It is important to think through what will happen when your application is installed, uninstalled, reinstalled, or upgraded. The instructions described above do not specify any uninstallation procedure - therefore the database tables will be left unchanged if your application is removed, reinstalled, or upgraded. If you want the data to be deleted when the application is removed, create a post-uninstallation script using the same technique as the post-installation script.

The instructions above apply to an application with a schema that does not evolve. If you create a new version of your application that requires schema changes, your post-installation script will have to migrate the database from the old to the new schema. In that case you have two options. Say the original version of the application is 1.0, and the new version is 1.1.

  1. The first option is to release two versions of the 1.1 application - one for new installations (containing SQL commands to create a new schema), and a second version for upgrading 1.0 installations (containing SQL commands to upgrade the 1.0 schema). The RPM mechanism allows you to specify dependencies to ensure that only the correct version of each RPM can be installed on a given SME Server.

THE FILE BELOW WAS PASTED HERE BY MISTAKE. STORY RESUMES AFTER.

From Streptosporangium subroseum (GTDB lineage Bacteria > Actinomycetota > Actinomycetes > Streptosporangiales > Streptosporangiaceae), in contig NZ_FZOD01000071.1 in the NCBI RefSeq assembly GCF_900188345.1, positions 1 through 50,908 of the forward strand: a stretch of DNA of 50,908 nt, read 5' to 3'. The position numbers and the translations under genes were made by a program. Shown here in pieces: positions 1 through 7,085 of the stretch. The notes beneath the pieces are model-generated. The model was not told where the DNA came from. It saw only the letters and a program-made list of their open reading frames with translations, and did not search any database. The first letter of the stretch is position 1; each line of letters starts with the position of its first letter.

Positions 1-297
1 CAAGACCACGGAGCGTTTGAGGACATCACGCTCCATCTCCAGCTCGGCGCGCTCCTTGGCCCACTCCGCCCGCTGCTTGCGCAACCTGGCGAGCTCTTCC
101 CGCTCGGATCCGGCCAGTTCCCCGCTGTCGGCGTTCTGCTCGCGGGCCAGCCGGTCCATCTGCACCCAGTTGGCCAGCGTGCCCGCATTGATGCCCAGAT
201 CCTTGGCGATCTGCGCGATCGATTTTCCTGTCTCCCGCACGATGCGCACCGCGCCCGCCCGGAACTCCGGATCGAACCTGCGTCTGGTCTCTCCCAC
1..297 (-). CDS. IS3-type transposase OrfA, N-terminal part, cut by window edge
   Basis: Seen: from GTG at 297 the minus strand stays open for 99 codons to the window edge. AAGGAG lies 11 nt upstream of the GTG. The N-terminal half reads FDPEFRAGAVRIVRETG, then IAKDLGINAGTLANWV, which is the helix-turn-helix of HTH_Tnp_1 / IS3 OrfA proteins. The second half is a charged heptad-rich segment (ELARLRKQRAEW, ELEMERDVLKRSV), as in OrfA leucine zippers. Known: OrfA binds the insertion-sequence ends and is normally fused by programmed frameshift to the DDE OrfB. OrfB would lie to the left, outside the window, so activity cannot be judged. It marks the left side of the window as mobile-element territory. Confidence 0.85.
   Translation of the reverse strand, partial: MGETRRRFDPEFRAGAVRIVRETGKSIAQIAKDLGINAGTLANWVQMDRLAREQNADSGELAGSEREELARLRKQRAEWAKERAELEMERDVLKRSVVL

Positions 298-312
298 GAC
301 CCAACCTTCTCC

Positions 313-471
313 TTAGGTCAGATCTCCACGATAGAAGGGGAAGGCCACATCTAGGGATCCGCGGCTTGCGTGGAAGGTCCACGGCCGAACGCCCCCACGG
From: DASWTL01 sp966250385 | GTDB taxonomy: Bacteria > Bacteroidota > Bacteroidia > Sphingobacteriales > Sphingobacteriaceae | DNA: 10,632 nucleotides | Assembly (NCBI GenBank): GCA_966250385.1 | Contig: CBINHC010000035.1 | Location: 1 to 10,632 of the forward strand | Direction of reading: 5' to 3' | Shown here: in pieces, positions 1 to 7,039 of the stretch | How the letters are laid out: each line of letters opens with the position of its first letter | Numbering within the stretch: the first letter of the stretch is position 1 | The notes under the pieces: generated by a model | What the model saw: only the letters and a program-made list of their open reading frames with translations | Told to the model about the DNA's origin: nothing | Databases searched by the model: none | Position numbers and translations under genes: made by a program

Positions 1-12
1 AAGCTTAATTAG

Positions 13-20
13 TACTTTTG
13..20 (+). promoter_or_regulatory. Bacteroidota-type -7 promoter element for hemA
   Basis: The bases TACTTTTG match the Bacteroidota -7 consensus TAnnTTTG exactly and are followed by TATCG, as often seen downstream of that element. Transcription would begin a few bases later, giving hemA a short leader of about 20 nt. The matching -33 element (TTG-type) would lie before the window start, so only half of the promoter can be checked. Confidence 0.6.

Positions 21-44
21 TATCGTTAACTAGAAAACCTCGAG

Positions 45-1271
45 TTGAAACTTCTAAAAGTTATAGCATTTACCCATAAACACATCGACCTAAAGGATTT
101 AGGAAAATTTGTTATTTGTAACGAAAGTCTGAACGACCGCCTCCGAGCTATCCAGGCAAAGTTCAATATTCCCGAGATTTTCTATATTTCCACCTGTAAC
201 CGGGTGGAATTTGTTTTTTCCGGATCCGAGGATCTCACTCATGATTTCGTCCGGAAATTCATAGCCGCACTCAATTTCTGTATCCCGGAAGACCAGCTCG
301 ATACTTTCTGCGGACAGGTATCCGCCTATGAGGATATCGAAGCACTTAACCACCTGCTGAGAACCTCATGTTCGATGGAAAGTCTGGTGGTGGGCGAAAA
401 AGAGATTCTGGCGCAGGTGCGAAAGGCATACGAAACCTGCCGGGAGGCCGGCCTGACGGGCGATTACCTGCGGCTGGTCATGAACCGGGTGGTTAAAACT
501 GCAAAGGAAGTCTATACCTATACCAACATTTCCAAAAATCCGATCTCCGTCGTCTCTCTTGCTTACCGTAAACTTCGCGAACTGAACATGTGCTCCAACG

2. The better option is to change the template so that it includes the appropriate MySQL code to query the database and automatically determine whether to migrate an existing schema or create a new one. The e-smith-horde package contains a number of MySQL database initialisation and migration scripts which may be useful to study.

Sending email messages

If your application needs to send an email message, it should use the SMTP protocol and send the message through the local SMTP server (connect to localhost, port 25).

There are many toolkits available to make this simpler, for example the Mail::Send library (see perldoc Mail::Send) if you are sending the message from a Perl program.

Managing the firewall

The SME Server approach provides better security than a typical firewall, because the SME Server is managed automatically. Conventional firewalls have complex user interfaces, and require a system administrator to choose policies (e.g. which services should be permitted, which ports should be forwarded, etc.) The SME Server firewall has no user interface. It automatically generates the best ruleset that is consistent with the server settings, and is automatically regenerated whenever the server settings are changed.